Consequently inflation is no longer ignited by domestic constraints and the global economy is very far from hitting full capacity. 2 billion people live on less than three dollars a day, globally we won’t hit labour constraints for decades perhaps not for generations. Meanwhile seemingly limitless credit growth in China has produced excess capacity there across all industries on a mind-boggling scale, full capacity utilization there certainly won’t be reached during your administration.

This means we can use a combination of fiscal and monetary stimulus on a much greater scale than ever attempted before and generate much higher rates of economic growth and we have now – all without causing a significant pickup in inflation. There’s another reason interest rates of fallen since the early 1980s and it too is related to the US current account deficit. It’s the balance of payments. Every countries balance of payments must balance the United States very large current account deficits must be financed by equally large capital inflows from abroad. So here you can see the US balance of payments, the black line is the US current account deficit which we’ve been looking at and the orange line is the US surplus on the capital and financial account in other words the foreign capital inflows that must come into the country to finance the current account deficit.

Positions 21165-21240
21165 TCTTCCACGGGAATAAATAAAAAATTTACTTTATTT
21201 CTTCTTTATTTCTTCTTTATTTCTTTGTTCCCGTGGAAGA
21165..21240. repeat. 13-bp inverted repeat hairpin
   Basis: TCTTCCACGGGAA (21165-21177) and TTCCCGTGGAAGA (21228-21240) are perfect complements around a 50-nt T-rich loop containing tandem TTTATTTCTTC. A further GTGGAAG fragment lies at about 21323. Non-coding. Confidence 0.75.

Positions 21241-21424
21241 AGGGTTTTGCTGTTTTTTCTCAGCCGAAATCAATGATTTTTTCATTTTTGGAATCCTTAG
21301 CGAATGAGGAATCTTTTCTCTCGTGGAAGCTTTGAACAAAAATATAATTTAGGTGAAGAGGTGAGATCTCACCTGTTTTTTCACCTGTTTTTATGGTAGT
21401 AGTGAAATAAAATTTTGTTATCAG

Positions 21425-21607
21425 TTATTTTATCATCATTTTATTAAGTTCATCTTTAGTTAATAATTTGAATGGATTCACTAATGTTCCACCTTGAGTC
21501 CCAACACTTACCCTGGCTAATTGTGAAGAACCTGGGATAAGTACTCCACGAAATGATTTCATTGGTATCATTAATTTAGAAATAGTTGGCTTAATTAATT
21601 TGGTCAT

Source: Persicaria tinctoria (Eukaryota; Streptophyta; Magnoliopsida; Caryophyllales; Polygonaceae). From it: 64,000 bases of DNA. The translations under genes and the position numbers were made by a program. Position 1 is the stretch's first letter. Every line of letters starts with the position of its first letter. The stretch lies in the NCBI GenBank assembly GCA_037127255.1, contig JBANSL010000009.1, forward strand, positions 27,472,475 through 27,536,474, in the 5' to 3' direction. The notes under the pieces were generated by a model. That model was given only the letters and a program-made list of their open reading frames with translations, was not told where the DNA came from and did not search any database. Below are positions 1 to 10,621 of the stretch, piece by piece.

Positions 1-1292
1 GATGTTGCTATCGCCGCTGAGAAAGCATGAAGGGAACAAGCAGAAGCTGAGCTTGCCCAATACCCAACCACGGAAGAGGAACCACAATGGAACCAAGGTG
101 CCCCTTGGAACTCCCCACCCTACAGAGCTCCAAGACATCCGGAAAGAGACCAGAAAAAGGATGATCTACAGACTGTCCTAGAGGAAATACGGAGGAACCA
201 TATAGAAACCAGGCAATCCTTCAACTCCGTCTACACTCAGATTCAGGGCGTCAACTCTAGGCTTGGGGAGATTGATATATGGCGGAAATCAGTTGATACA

These exactly offset each other, which means the larger the US current account deficits became the more foreign money came in the United States to finance them. And much of that foreign capital inflow weighted US government bonds that made it much easier to finance the US government’s budget deficits at very low interest rates. So the large US trade deficit drove down interest rates in two ways – importing cheap goods made with low-cost labour pushed down inflation and (2) the foreign capital that enter the country to finance the current account deficits was invested in US government bonds pushing up the price of those bonds and pushing down their yields.

Low inflation made quantitative easing possible. When the economic crisis began in 2008 the Fed was able to print money and reflate the economy because there was no inflation and quantitative easing kept the United States and the world from collapsing into a new Great Depression.

Here you can See the Fed’s total assets that created $3.6 trillion since the crisis began and quantitative easing drove up the stock market every time there was a round of quantitative easing the stock market went up it also reflected home prices is what you can see in this chart so because the Fed bought $3.6 trillion of financial assets with new money. Household net worth rose by $33 trillion or by 61% between the post crisis low in the first quarter of 2009 and now $33 trillion of new wealth.

That had enormously positive impact on the US economy and the global economy but the game is over if interest rates rise significantly credit would contract as it would become less affordable and asset prices would fall for the same reasons that asset prices rose. While interest rates were falling, credit contraction and falling asset prices would most probably plunge the United States economy into a severe depression and that would cause the global economy and financial system to collapse as it did during the 1930s.